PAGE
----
Linda Olson is well aware of the technology industry's geographic status quo.
She knows that if she tried talking to a tech start-up entrepreneur about moving to “the Bay area,” they'd probably assume she meant California.
But Olson wants to change that. “I want people to refer to San Francisco as 'the other Bay area,'” she says.
Taking Tampa to the top will be tough. But she insists that there are reasons to believe it can be done.
Olson's involvement in Tampa's technology scene is a direct by-product of her latest entrepreneurial endeavor. She's the founder and chief executive officer of WOMbeat, a Web-based company that recommends businesses to its users based on their friends' recommendations.
Through WOMbeat's development process (WOM stands for “word of mouth”), Olson has been able to identify local resources that could help her complete her project. “The talent is there.” She points to incubator organizations such as STAR TEC and the Tampa Bay Technology Forum.
At the same time, other pieces seemed to be missing. Most notably, she found that Tampa Bay lacked an organized network to help Web-based entrepreneurs connect with each other.
So she took the next logical step, and created one.
Tampa Bay WaVE, which stands for Web Venture Entrepreneurs (with an “a” for good measure), is a networking venue started by Olson in July 2008. Today, 33 members attend regular meetings to discuss their latest Web-based projects.
Review readers might recognize some of the attendees' names. There is Allen Clary, creator of Jibidee.com, and subject of a June 2009 article. Jibidee helps users electronically organize their homes and businesses.
And there is Kevin Hale, a co-designer of the Web-based information application called Wufoo, who was mentioned in last week's issue for his recent presentation on product value. Wufoo's client list includes companies such as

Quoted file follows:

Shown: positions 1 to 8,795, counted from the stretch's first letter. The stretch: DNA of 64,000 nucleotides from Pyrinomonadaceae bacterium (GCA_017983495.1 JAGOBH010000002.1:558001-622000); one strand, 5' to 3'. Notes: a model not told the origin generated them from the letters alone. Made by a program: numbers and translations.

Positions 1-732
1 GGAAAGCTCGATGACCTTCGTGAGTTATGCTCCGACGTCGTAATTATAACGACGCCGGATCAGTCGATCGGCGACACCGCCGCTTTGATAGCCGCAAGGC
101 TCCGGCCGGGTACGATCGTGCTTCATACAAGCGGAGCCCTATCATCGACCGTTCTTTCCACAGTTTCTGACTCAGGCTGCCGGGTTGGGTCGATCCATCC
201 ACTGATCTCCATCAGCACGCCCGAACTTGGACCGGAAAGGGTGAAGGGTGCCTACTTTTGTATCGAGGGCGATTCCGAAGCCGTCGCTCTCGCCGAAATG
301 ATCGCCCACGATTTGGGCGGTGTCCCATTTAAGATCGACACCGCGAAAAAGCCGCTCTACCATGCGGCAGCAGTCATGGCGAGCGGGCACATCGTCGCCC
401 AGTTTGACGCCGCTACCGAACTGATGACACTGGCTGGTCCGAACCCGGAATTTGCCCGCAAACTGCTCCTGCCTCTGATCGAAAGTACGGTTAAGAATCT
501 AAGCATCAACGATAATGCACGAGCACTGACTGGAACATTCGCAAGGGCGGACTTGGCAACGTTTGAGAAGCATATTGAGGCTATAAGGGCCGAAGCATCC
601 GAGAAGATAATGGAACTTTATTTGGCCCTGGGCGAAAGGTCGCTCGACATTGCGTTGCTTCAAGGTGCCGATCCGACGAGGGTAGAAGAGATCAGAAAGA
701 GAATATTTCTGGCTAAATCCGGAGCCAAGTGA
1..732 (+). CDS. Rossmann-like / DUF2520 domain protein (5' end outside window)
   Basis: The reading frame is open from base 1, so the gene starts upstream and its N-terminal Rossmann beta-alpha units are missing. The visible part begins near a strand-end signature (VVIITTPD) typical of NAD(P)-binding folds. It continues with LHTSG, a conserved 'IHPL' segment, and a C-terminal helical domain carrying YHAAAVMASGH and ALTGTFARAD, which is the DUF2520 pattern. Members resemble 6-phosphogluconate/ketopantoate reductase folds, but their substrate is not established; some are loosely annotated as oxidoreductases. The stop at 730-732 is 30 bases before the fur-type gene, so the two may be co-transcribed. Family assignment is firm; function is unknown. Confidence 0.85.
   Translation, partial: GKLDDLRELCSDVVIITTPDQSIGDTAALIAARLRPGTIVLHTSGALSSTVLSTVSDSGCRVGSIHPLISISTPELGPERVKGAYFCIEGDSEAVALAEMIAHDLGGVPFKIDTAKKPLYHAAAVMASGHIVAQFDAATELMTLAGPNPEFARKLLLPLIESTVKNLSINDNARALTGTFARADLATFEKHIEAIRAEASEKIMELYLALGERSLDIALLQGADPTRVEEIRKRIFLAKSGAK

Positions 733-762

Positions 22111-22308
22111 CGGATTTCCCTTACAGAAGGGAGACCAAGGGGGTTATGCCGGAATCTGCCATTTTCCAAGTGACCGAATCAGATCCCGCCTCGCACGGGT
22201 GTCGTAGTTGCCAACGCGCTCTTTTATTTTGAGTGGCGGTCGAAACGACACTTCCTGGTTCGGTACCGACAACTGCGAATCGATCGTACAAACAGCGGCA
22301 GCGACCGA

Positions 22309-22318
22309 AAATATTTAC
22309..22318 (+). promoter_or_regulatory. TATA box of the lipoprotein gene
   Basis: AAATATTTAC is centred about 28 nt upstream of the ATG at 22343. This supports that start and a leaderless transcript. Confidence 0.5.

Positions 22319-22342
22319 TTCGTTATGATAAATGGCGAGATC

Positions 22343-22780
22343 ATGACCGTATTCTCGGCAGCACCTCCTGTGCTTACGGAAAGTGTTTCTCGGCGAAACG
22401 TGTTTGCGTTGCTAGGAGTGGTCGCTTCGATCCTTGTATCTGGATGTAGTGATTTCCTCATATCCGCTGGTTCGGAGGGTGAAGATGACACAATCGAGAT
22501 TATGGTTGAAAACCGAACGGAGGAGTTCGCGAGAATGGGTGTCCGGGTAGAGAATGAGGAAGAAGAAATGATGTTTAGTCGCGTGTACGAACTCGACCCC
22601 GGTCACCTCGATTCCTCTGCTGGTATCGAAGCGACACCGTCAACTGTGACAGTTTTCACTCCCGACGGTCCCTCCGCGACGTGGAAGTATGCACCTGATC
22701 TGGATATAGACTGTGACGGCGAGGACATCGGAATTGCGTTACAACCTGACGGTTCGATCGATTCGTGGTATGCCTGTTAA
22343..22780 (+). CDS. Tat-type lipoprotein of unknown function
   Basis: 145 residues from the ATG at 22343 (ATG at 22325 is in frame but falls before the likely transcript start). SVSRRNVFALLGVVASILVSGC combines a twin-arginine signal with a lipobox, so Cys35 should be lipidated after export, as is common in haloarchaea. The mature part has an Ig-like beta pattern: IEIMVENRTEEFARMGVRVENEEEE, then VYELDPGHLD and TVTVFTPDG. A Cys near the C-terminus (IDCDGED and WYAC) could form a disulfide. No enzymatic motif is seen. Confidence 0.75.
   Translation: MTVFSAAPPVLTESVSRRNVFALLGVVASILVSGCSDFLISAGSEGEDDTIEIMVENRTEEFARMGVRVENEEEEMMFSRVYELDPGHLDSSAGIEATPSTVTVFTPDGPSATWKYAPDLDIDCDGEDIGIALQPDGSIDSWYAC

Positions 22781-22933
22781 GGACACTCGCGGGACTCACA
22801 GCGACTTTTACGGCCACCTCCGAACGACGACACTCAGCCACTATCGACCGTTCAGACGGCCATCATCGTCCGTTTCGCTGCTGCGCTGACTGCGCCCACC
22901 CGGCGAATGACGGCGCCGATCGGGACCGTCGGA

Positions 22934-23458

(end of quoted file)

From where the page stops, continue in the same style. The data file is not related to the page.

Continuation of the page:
Best Buy, Sony, Panasonic, Amazon.com, and Microsoft.
When they meet, the group is able to collectively take on issues that are often faced by online entrepreneurs, such as website development and product feature decisions.
It's a unique focus that other business development organizations often have trouble targeting. Even with the significant number of incubators out there, “There was a hole among all of that,” Olson says. “Nobody was helping us build
Web-based products.” That focus on product building is an important distinction for WaVE members.
These days, almost every company has some sort of Website; it's a convenient portal for contact information, press releases, and background information. But Web venture entrepreneurs approach the Internet in a whole different way. For them, the Web site itself is their product — not an avenue for selling their product.
To that end, the forum has helped Olson identify some key tips for young entrepreneurs looking to start their own Web venture.
For one, while many Web entrepreneurs will receive plenty of advice on building a business plan, Olson recommends keeping the initial focus on the Web site's design. “You build a great product first,” she suggests, “and then you build a business around it.”
There's also a more universal lesson for innovators seeking help in getting their idea going: the importance of building relationships with those individuals that have your long-term interests in mind. “You need a partner — not a vendor,” Olson says.
As the collaboration continues, the successes of other WaVE group members bode well for the organization's future.
Ian Ippolito, founder and chief executive officer of Rent A Coder, has been listed on the Inc. 5000 for three straight years; Steve Tingiris, founder of Enthusem.com, has been invited to a highly selective national demo presentation in San Diego.
Even with all the success, it's unlikely Tampa Bay will overtake San Francisco in the minds of technology entrepreneurs. But the possibility may be closer to reality than most people think.
— Alex Walsh